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The third and final compensation payment was mailed Thursday to 220 North Carolina eugenics victims, state administrative officials said.

The Winston-Salem Journal’s 2002 award-winning series about North Carolina’s eugenics endeavor, “Against Their Will,” brought awareness to the state’s program, which sterilized about 7,600 people before it ended in 1974.

The final payment of $10,454 to each victim represents the end of a 15-year pursuit for compensation for those considered as qualified by the N.C. Industrial Commission. Each victim previously received partial payments of $20,000 in October 2014 and $15,000 in November 2015.

Machelle Sanders, secretary for the N.C. Administration Department, said the final figure represented dividing the remaining amount of the $10 million established by the legislature by the 220 qualified victims.

The update comes two months after the N.C. Court of Appeals disclosed that it had rejected the arguments made by five claimants pursuing eugenics compensation from the state.

The decisions helped clarify who was eligible — or not — for state compensation for forced sterilizations.

They removed the final roadblock that certified sterilization victims faced in receiving their third payment.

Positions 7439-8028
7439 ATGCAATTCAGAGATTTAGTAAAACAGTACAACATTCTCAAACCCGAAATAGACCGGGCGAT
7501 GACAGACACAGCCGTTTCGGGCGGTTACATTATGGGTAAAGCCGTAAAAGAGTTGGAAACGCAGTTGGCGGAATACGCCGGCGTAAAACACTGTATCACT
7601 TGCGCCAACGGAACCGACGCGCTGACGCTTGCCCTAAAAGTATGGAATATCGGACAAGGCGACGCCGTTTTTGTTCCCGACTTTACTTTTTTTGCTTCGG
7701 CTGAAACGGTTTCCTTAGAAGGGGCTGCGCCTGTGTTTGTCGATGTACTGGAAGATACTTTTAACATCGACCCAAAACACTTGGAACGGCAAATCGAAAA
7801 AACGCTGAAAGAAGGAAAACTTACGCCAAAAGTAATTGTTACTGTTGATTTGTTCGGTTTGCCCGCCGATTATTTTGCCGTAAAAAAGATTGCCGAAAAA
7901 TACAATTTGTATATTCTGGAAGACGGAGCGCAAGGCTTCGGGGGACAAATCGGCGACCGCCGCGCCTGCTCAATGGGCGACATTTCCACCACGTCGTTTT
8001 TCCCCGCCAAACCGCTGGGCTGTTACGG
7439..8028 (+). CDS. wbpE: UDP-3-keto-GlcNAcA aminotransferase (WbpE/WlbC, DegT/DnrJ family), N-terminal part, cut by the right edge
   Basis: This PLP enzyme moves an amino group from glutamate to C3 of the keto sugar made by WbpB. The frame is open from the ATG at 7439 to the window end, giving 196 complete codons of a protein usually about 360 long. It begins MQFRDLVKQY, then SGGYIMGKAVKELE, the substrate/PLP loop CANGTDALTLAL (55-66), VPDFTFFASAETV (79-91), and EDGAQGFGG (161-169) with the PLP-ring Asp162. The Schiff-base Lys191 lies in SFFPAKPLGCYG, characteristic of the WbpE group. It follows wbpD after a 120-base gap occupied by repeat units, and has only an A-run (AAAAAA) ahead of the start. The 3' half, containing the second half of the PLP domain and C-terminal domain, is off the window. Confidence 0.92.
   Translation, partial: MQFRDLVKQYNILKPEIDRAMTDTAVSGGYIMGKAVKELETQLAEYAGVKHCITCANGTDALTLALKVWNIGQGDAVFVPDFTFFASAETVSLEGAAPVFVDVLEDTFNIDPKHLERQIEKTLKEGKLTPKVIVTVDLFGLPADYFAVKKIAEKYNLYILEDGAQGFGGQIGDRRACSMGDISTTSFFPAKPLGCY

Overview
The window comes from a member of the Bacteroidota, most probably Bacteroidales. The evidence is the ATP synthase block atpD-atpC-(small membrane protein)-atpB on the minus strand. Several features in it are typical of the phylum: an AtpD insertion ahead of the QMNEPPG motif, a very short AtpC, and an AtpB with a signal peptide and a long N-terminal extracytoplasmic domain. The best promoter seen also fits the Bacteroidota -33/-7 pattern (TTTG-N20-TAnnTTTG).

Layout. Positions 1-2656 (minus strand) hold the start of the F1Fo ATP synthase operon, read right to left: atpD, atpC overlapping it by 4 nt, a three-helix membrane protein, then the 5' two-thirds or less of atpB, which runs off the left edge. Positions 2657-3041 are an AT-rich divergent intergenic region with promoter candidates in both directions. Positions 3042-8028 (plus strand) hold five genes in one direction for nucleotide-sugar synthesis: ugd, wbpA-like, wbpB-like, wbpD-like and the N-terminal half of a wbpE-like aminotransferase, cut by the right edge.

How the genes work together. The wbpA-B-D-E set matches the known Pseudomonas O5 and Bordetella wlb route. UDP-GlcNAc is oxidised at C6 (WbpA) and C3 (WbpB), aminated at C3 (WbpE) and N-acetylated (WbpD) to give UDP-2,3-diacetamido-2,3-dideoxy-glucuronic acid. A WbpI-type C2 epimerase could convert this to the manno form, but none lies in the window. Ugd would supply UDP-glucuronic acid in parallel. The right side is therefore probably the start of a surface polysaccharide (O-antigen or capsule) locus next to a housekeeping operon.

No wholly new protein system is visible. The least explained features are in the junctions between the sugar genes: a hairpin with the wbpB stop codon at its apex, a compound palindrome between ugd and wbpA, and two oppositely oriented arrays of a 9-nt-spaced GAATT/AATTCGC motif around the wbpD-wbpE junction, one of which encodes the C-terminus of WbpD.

Willis Lynch, 84, of Warren County, said in January that the final payment “will be a relief to get” considering he often said North Carolina was waiting for him and other sterilization victims to die so it wouldn’t have to pay them compensation.

“But I’ll never be satisfied because of what happened to me,” he said. Lynch said he was 14 years old when he was sterilized.

“I never knew for sure why they did what they did to me. I guess they thought I was mean and they didn’t want more of my stock running around,” he said. “I love kids, and no compensation can make up for not being allowed to have kids of my own.”

In June, some relatives of eugenics victims chose not to appeal to the N.C. Supreme Court a ruling that denies some of them the ability to inherit payments.

A panel of three appellate-court judges ruled on June 6 that eugenics victims requesting compensation from the state had to be alive on June 30, 2013, for their heirs to qualify for payment after a relative’s death.

The panel unanimously upheld the denials by the state industrial commission related to compensation established by the Republican-controlled General Assembly in 2013.

Victims who were determined to be qualified for compensation before that date would have their compensation rights passed on to heirs.

Qualified victims were required to submit compensation forms to the commission by June 30, 2014, and 780 of a potential 2,000 living victims did.

In 2002, Gov. Mike Easley apologized for the forced sterilizations, but it took about another 10 years for legislators to set up the compensation program.

In October 2016, then-President Barack Obama signed a law preventing any such compensation to be used to deny need-based assistance to the victims.

The bipartisan legislation was introduced by U.S. Sen. Thom Tillis, R-N.C., who led the North Carolina compensation program while state House speaker.

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rcraver@wsjournal.com 336-727-7376 @rcraverWSJ

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